Kidney podocytes operate under substantial biomechanical stress as part of their physiological function to filter plasma. They have a specialized dynamic actin cytoskeleton structure to reinforce the fragile foot process morphology that is required for their function. Using in vivo proteomic screening and mining of NephroSeq data, we have identified nebulette as a novel scaffolding protein that may play a role in organization and maintenance of the podocyte cytoskeleton and adhesion. Nebulette is an actin-binding protein expressed highly in the heart; mutations on its nebulin repeat domains have been linked to abnormal cardiac biomechanics and dilated cardiac hypertrophy. We hypothesize that nebulette plays a critical role in stability of actin filaments in kidney podocytes, increasing their biomechanical resilience against injury. We will test this hypothesis in vitro and in vivo using cultured primary podocytes and podocyte-specific nebulette knockout mice, respectively. We will use high-content imaging to characterize morphological changes associated with nebulette ablation and live-cell microscopy to determine its effects on cell motility and calcium dynamics. We will also quantitatively characterize cytoskeletal biomechanics using atomic force microscope elastography. We will then use proteomics and network analyses to construct a spatially specific partial differential equations- based dynamical model to quantify contribution of different biphysical components of nebulette in cytoskeletal stability and focal adhesion distribution and function. This in silico process will also identify likely drug targets that may modulate podocyte mechanobiology in a cell-specific manner. We will finally test the contribution of nebulette to in vivo podocyte physiology using two different disease models in podocyte-specific nebulette knockout mice. Through these experiments and computational modeling, we will thoroughly characterize the role of nebulette in glomerular physiology, and potentially identify novel pathways to modify biomechanical resilience of podocytes under healthy and disease conditions.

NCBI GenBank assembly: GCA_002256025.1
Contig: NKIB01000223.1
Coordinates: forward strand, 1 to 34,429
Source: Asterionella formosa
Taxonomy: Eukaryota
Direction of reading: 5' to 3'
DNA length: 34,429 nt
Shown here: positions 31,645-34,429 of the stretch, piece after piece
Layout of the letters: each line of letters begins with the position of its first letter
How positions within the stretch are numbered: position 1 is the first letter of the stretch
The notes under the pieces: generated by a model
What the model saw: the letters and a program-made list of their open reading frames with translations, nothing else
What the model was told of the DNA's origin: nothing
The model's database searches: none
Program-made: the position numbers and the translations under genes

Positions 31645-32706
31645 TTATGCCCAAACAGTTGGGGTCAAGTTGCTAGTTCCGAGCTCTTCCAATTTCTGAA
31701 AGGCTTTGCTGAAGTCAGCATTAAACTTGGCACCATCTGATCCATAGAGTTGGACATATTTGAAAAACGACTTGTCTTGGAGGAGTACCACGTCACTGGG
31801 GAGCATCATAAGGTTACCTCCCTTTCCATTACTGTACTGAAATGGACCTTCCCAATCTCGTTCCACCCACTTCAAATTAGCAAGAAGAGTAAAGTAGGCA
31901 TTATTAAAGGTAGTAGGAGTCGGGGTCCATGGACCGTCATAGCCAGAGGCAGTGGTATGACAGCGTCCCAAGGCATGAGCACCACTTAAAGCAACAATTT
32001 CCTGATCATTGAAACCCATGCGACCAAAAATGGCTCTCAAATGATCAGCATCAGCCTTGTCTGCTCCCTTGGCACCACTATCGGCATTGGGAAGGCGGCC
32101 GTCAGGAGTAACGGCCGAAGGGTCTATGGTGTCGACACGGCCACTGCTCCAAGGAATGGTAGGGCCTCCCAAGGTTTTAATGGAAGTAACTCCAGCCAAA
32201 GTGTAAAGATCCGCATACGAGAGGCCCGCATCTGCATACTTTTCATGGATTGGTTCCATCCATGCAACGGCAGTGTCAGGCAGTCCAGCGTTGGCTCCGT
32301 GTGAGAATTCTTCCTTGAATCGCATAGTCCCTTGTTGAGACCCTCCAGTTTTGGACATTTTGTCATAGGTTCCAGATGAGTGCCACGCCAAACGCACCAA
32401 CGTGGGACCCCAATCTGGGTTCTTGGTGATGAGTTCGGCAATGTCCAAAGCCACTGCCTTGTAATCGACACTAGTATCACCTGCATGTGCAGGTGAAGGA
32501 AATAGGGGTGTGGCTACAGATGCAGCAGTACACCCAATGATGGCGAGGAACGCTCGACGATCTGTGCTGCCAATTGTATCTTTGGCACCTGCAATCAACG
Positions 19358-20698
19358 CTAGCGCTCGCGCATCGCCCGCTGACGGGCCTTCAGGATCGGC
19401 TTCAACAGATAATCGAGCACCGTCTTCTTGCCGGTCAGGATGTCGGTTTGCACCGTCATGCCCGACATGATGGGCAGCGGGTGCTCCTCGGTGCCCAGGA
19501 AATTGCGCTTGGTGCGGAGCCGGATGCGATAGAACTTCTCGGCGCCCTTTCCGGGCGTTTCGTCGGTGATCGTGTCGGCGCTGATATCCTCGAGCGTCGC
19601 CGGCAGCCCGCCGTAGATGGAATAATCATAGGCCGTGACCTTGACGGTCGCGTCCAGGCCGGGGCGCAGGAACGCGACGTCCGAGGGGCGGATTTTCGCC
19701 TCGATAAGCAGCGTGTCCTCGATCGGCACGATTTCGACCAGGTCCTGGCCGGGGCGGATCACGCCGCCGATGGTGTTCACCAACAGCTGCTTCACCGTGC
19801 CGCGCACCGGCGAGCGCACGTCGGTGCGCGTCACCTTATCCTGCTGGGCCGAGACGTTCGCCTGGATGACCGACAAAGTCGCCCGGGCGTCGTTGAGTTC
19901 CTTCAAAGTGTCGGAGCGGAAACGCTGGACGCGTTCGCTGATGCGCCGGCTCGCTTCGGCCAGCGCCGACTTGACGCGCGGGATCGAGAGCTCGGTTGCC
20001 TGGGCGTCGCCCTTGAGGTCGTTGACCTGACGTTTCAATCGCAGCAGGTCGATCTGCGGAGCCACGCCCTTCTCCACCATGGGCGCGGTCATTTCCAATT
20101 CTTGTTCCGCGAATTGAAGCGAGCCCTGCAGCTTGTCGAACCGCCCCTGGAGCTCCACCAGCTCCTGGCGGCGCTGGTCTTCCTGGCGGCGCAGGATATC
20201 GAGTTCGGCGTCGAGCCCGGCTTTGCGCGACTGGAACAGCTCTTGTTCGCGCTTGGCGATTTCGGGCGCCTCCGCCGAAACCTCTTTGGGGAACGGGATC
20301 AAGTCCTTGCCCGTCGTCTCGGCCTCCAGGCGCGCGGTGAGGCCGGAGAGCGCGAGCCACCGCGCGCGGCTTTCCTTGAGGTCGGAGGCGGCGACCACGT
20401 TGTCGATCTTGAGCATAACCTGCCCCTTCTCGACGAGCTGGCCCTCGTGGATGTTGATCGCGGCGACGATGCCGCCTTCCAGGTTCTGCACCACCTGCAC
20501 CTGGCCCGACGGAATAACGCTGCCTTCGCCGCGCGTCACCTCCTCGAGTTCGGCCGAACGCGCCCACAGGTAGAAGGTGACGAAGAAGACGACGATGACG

Kidney podocytes play an important role in kidney filtration. In order to perform this key biological function, the podocyte has to maintain a specialized structure that depends on a number of proteins. We identified a previously unknown protein, called nebulette, as a key component of the podocyte filtration machinery, and we propose to test its role in maintenance of the specialized structure of podocytes during health and disease. Our results will improve our understanding of podocyte biology and may identify new drug targets to treat kidney diseases such as diabetic nephropathy.